Whether you’re more likely to stare resolutely ahead when you hit a red light to avoid catching the gaze of the person at the median or to shuffle through your middle console in search of a dollar, driving past panhandlers at every major Santa Fe intersection can make homelessness seem inevitable.
“Homelessness is solvable,” says David Foster, director of real estate development for Community Solutions, a national organization working with more than 80 US cities—including Santa Fe—to reduce and end homelessness through its Built for Zero program.
“This is the best approach to social policy I’ve ever seen when it comes to an actual strategy and a methodology to follow,” says Mayor Webber, who pushed the city to join the program in 2018. “Now we’ve got a real workable roadmap. It’s worked in other places. We can do it, too.”
He’s talking about places such as Rockford, Illinois; Bergen County, New Jersey; and Abilene, Texas, where people rarely remain homeless for more than a year and special programs help homeless veterans get back on their feet. These locales have achieved “functional zero,” where the total number of new people experiencing homelessness each month is less than the total number of homeless people who move into long-term housing and get the support they need.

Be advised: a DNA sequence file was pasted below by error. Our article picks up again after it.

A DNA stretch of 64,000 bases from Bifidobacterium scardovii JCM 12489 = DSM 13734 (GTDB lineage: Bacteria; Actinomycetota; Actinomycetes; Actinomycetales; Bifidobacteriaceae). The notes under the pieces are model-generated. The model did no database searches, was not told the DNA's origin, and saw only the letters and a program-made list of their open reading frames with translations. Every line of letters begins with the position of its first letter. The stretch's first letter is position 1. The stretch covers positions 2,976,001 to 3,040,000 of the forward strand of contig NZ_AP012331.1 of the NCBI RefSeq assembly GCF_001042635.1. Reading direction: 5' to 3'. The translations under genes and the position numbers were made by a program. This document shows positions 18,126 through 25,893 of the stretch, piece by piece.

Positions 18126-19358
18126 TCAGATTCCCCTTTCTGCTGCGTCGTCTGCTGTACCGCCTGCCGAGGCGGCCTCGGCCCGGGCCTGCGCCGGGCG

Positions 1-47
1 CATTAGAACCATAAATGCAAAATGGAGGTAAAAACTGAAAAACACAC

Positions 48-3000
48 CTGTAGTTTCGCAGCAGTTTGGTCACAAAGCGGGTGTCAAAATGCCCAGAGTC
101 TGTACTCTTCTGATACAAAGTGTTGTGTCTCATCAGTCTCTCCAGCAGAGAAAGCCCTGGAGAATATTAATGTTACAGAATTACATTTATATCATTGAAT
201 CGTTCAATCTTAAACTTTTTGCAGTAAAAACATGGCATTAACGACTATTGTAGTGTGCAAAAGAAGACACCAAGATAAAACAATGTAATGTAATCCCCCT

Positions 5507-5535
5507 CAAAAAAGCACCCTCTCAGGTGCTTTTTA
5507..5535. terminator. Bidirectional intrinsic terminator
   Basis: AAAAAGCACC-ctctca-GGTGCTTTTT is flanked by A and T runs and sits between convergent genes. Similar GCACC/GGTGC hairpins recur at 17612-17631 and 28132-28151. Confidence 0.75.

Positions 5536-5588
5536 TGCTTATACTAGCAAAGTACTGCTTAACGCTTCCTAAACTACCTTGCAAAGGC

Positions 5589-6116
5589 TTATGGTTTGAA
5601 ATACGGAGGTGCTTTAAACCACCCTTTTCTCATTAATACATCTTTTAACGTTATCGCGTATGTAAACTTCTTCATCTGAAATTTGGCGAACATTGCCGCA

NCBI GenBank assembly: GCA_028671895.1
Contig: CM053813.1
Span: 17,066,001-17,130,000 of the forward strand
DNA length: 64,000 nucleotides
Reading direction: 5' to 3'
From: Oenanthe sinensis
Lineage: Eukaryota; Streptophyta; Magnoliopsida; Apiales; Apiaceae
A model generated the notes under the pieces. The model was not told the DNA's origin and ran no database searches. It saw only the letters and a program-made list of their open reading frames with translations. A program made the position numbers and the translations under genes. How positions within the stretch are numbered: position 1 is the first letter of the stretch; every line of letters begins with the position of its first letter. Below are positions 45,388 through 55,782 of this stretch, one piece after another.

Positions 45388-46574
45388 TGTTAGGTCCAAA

Foster says the Built for Zero strategy takes fluid coordination between multiple entities and generous public investment.
A community must first work with shelters and other organizations to establish and regularly update a “by-name list” of every person who passes through the system, says Foster. Then the city must provide enough affordable housing to accommodate the entire homeless population and an integrated safety net to help them stay housed.